Christian Scientists generally believe that God is a disembodied spirit who is omnipotent, omniscient, and omnipresent. They set all being in His mind. He is and encompasses all aspects of existence as he is referred to as “God is All-in-all.” Mrs. Mary Baker Eddy, founder of Christian Science, states that due to God’s spiritual nature, humanity (the product of His creation) must also appropriately be spiritual and not material. The concept of additional spiritual deities is excluded because of His “All-in-all” totality. The true universe in its entirety, according to divine metaphysics, or Christian Science, is comprised of ideas that are completely spiritual and fashioned by divine thought, just as Berkeley espouses in his immaterialist views. Therefore, Christian Scientists specify that we as humans are in truth spirits produced by divinity, and in consequence are all incarnations of God. If we ignorantly deny the truth of God’s spiritual existence, it is then that we will mistakenly envision the world in the form of material, as it will be an illusion. All ideas hostile to God’s infiniteness, permanence, and goodness, such as conceptions of death, hell, and evil, are flawed and wicked hallucinations and are NOT real. God envelops all that is real, and therefore, everything he is (eternal, omni beneficent, etc.) is justifiably real. Everything else is just mortal error.
“Wipe out or eliminate all that can be called a material universe or a material man, and the true man, the true expression of God, still remains, and will forever remain, no more subject to change or annihilation than is God, the infinite Principle, in whom man lives, and upon whom he depends, and whom he represents,” (Christian Science: Pure Metaphysics, Dr. Fluno). - Omonia Vinieris (2002)
Advaita Vendantin tradition in Hinduism
The concept that all experience emanates from the mind of Brahman (God) is incredibly important in Hindu epistemology, as it is predominant in most religious works, such as the Upanishads, ancient philosophical texts, and the Bhagavadgita. In accordance with idealist thought, Hindus counter material existence outside the mind. The mind itself is even held to be unreal and is epitomized as the nemesis and interruption of the liberation of the soul as it amalgamates with Brahman (moksha). “Matter exists only as it is perceived” is the central premise recounted in a legendary myth of Brahman and one of his multiple manifestations, Vishnu. The Upanishads further explicate that Brahman as totality of all existence “permeates the universe.” His very essence transcends all our comprehension, yet we are partially capable of obtaining merely a nominal understanding unless we submit to self-enquiry (Atmavichara) and self-realization. These processes allow one to negate the obstacles of the mind and the concept of the ego because the Self is really and truly a manifestation of Brahman that yearns for union with its divine source. Of course, once we comprehend the Self and unite it with Brahman, we may then come to comprehend his true being. The Self, however, can willingly choose to disjoin itself from Brahman. Mortality and suffering are illusions that obstruct the reality of the Self, instigated by the fabrications of the Mind that is artificial. King Janaka says,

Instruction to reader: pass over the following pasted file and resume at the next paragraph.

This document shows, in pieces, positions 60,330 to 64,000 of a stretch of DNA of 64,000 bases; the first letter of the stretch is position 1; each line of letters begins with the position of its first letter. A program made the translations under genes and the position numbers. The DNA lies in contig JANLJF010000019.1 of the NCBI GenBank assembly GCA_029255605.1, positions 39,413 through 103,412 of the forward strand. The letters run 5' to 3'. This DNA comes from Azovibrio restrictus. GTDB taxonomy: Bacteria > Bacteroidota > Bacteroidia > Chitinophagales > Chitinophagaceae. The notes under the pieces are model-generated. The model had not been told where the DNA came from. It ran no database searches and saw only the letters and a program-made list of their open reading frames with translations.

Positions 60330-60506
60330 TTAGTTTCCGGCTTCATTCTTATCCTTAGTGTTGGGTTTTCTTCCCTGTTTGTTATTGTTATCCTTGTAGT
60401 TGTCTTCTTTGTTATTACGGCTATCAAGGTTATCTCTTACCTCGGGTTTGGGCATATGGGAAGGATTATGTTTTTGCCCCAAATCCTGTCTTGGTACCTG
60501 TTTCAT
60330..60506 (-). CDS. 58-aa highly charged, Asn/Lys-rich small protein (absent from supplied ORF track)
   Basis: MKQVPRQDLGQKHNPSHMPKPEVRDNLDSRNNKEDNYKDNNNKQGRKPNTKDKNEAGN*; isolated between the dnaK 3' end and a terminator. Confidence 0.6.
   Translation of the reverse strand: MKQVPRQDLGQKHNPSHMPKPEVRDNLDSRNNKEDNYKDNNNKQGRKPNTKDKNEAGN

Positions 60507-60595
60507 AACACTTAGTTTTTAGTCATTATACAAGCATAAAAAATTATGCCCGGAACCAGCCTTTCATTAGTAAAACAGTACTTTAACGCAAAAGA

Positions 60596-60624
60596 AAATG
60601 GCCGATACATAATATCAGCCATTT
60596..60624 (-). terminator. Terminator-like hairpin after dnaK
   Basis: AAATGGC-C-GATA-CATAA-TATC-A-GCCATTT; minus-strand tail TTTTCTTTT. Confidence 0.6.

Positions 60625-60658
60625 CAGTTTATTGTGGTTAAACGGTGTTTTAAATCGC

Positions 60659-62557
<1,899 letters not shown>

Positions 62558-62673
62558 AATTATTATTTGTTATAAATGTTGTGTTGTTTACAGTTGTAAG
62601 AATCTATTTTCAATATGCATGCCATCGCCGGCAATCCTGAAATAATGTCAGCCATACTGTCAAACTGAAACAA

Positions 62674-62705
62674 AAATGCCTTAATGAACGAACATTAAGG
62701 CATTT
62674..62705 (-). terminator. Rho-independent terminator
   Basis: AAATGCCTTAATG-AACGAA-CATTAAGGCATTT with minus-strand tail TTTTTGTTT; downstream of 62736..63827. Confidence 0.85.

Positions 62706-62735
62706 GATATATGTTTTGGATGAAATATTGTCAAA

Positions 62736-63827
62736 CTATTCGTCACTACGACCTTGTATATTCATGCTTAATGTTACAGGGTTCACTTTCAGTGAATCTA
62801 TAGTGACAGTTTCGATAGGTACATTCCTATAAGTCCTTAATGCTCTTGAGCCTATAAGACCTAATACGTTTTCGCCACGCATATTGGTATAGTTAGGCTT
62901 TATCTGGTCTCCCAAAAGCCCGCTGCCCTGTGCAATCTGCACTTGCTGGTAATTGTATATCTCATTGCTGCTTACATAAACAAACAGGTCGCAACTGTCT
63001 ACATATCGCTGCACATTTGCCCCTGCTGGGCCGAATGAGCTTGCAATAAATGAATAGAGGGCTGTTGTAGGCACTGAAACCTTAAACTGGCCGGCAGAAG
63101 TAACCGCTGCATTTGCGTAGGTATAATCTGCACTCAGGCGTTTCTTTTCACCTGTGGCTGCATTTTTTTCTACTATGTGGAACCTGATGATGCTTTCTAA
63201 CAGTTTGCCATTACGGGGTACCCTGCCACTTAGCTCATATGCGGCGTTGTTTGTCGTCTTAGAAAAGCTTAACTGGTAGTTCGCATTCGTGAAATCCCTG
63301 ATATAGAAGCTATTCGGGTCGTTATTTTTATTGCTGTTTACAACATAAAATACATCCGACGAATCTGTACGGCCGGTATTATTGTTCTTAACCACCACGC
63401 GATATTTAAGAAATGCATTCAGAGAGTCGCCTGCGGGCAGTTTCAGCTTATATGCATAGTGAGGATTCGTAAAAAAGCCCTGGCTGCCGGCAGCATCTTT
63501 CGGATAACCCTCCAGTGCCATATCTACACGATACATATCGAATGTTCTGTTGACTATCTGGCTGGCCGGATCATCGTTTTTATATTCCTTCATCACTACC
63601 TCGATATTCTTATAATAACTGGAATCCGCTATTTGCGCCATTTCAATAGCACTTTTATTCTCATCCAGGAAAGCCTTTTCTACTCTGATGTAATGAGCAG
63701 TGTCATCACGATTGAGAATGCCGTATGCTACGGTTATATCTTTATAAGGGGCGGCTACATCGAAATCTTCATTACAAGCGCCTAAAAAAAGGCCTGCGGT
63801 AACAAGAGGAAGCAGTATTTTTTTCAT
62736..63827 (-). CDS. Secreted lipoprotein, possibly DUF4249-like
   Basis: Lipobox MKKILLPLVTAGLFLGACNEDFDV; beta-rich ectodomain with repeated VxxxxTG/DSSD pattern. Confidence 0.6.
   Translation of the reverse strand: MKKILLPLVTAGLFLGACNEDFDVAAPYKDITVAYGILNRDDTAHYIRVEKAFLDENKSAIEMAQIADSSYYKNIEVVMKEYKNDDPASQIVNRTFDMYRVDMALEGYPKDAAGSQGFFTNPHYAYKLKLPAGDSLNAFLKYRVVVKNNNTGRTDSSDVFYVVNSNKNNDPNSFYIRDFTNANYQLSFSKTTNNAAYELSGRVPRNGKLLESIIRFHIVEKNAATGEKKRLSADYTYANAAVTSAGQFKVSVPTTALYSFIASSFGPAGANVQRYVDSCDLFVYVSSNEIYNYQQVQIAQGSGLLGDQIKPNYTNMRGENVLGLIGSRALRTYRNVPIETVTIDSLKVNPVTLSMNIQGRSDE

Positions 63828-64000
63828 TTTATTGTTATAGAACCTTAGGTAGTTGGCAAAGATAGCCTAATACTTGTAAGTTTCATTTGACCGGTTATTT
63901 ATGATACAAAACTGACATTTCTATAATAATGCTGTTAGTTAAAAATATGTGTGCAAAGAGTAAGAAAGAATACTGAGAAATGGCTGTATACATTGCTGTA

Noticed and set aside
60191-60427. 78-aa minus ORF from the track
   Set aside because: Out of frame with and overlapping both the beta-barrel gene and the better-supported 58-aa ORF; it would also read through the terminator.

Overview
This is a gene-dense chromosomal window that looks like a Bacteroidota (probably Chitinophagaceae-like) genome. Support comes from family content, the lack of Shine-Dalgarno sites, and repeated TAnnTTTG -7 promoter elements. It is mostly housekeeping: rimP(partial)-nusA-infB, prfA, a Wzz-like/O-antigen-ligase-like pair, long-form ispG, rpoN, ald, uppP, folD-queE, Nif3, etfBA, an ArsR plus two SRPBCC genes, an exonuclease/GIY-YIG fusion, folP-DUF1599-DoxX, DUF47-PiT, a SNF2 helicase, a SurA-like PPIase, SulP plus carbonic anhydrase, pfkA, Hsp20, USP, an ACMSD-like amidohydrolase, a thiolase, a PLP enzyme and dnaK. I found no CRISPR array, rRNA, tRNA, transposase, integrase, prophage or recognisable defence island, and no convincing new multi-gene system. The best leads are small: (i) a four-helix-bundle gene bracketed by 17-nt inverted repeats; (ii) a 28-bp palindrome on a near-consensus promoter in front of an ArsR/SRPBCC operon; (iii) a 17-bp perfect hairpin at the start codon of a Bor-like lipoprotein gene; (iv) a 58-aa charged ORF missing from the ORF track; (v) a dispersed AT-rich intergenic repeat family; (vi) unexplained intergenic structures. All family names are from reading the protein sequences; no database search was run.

“The mind is the thief stealing my natural bliss,”
The mind is the demarcation of the Self and of one’s total consciousness. By means of self-realization, one may achieve union with the infinite reality of Brahman and merge with his perpetual intransience. The real is always existent, unlike the physical body that is finite. It is said that Brahman is the real source of all physical (tactile, auditory, gustatory, auditory, and visible) sensation and perception, although he remains transcendent of these senses. Thus man does not perceive because he opts to, but more accurately because Brahman promptly instructs him to as He is the ontological origin of all that is potentially sensed in this universe. This is why the Self must look to desist the mind of its deceptive conduct and encase itself in the authenticity of Brahman.
“…all natures are from Me, but I am not in them, they are in Me,” (Brahman in the Bhagavadgita).
- Omonia Vinieris (2002)
FORMS OF IDEALISM
Skeptic Idealism- starts with the thought that there is no proof that there are material objects outside of thought.
Problematic idealism- is the belief held by Descartes where we can only hold one empirical truth, which is that I exist.
Dogmatic- starts with the assumption that there are no material objects outside of thought and the belief that space is an inseparable condition to all objects and that this space is can't exist in itself. Thus it also says that all things in this space also can't exist and are merely images.
This is Berkeley's position.
Since all that we think we perceive through our senses that gives us evidence of a universe beyond our own mindis evidence which exists in our mind there is a problem with verifying anything outside of the realm of thought.
We could all be merely sets of thoughts in the universal set that is GOD. God thinks of everything and God’s thought are those things. God thinks of us and of us sitting at our computers and in a room with other people at the same time that God thinks of those rooms and people and computers and that is all that we are: thoughts in God’s mind.
For an overview of IDEALISM READ Dallas Roark http://www.qcc.cuny.edu/SocialSciences/ppecorino/roark-textbook/Chapter-10.htm
Proceed to the next mini lecture by clicking here> next section.
© Copyright Philip A. Pecorino 2000. All Rights reserved.
Web Surfer's Caveat: These are class notes, intended to comment on readings and amplify class discussion. They should be read as such. They are not intended for publication or general distribution.
|Return to: Table of Contents for the Online Textbook|